“Each of the glass rods has its own metallic rod, which can be this short or this long, according to the metalic bar at the end of the rod. And when I push the bar up, the pitch gets higher the same way it does on a guitar.”

In what way is this Czech version of the Cristal Baschet different from the original?

“The original version of the Cristal Baschet is different visually at first sight because the glass rods you can see here in front of me and which are vertical are horizontal in the Cristal Baschet. So basically it is upside down and all the glass rods are transparent. They are the same size and they are tuned as a piano.

Lenka Morávková and  the Bohemian Cristal Instrument | Photo: Marek Musil

“I decided to orient my instrument vertically because I was building a visual sound sculpture. Also, when I played the Cristal Baschet in Barcelona I realised that when you perform on it, the audience cannot really see anything, because they have these thick metallic rods in the way. And I wanted the audience to have the pleasure to see what is happening.

“On the other hand, I made it way more challenging for myself as a performer, because it is harder to perform on such an instrument. So the visual part is one thing, but the sonic part is also very different. With the Cristal Baschet, even if you get to the lowest register, you are not really getting much low frequencies.

“Whereas here, you really get these super low bass sounds, which are amazing. It also has a more experimental, roaring and edgy sound. I think it has more identity. It can be sweet and mellow, or it can get aggressive and very loud, like a distorted guitar and I like the challenge!”

You said the Bohemian Cristal Baschet is just like any other music instrument but the music that you produce sounds like nothing like I have ever heard before. Can you actually produce any type of classical piece on Cristal Baschet just like you would on a guitar or a piano?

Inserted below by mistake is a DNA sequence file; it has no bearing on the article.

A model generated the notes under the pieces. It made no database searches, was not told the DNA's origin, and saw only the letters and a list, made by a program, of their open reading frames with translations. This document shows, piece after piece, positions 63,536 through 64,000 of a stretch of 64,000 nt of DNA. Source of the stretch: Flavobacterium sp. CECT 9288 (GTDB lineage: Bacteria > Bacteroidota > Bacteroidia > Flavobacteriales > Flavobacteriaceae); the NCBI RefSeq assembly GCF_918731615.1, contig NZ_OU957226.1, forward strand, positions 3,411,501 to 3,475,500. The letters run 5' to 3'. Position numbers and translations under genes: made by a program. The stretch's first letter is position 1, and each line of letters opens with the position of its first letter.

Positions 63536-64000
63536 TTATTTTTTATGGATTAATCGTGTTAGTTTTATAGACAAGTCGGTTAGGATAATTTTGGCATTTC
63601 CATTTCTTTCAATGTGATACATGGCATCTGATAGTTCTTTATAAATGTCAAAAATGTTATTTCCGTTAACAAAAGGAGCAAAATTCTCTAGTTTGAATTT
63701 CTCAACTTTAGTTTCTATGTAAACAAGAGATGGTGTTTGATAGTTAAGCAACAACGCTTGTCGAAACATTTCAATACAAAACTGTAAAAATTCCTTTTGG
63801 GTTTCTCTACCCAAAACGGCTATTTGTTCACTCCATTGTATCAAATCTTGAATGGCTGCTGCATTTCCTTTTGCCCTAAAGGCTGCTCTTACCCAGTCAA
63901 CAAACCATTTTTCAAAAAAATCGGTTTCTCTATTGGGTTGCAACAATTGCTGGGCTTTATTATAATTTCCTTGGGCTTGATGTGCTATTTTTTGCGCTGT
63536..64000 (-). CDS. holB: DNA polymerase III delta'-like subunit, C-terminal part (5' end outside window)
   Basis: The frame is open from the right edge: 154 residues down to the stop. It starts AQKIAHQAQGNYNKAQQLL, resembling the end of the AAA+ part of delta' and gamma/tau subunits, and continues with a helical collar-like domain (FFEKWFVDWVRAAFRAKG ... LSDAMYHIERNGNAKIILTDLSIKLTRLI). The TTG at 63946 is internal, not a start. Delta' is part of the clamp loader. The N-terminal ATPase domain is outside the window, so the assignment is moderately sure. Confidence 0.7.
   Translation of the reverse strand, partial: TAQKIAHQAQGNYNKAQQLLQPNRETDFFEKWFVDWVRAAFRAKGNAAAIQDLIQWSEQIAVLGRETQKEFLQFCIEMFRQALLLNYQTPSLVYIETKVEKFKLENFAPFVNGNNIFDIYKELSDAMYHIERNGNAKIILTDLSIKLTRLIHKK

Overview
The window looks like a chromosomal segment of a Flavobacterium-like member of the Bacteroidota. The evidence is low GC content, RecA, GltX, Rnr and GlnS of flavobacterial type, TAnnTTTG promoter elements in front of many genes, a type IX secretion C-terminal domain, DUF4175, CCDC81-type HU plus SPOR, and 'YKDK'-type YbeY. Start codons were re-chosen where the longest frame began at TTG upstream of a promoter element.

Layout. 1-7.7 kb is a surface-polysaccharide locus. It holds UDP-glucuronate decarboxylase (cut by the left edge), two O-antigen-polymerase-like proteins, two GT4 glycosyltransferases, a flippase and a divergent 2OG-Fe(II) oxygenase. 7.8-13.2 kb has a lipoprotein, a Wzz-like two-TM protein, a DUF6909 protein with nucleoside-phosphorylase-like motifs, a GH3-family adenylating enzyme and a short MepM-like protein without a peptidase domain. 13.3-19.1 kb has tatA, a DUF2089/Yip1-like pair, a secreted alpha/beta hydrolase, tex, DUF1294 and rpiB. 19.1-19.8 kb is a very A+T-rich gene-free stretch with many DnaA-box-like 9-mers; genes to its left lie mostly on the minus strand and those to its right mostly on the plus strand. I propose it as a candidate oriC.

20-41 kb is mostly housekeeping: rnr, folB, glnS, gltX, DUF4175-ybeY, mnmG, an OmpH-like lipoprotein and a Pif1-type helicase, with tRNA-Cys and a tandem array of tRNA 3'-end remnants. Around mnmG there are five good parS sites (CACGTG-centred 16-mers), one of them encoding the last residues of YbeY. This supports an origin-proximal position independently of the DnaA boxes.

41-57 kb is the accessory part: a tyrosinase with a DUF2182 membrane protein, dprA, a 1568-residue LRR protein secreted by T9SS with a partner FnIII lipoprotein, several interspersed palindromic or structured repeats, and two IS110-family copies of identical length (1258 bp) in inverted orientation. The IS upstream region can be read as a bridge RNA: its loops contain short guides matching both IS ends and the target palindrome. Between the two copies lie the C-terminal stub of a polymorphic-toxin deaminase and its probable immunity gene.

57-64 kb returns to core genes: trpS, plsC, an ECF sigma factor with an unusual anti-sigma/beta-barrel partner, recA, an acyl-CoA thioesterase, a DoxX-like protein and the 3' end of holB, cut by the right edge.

“I can perform anything within my range and tuning, however I am limited by staccato compositions because the nature of the instrument is mellow and it has a very long resonation. So while you can move quickly, you will always hear the overtones that will be layered on top of each other. If you think about it, every instrument has its limits, it is just the way you work within those boundaries.”

Lenka Morávková and  the Bohemian Cristal Instrument | Photo: Marek Musil

“I do play classical instruments. You can see the saxophone here, which I have played since I was fifteen. I also play the piano, I sing and I play some guitar.

“So basically, I am not that much interested, while working with this experimental instrument, to play traditional music, because you can do that on any other instrument.

“I sometimes feel sad when I see people playing the Cristal Baschet and they stick to very traditional repertoire, like Bach or Beethoven. I understand it has its audience, but if you have such a unique experimental instrument, you want to hear new music coming out of it!”

Do you prefer to perform on your own or do you also enjoy playing along other artist?

“I love working with other artists but I also enjoy playing solo shows. My great experience from this spring was when I performed with a symphonic orchestra for a movie.

“I also work with other people in LA or Prague to provide a full band, drummers and synth and string players. My new single EVAPORA is a collaboration with LA movie composer Sofia Hutlquist aka Drum&Lace, who recorded great strings and sent it over for the song.  It’s just harder, after Covid, to book full-band shows, because they are obviously more costly.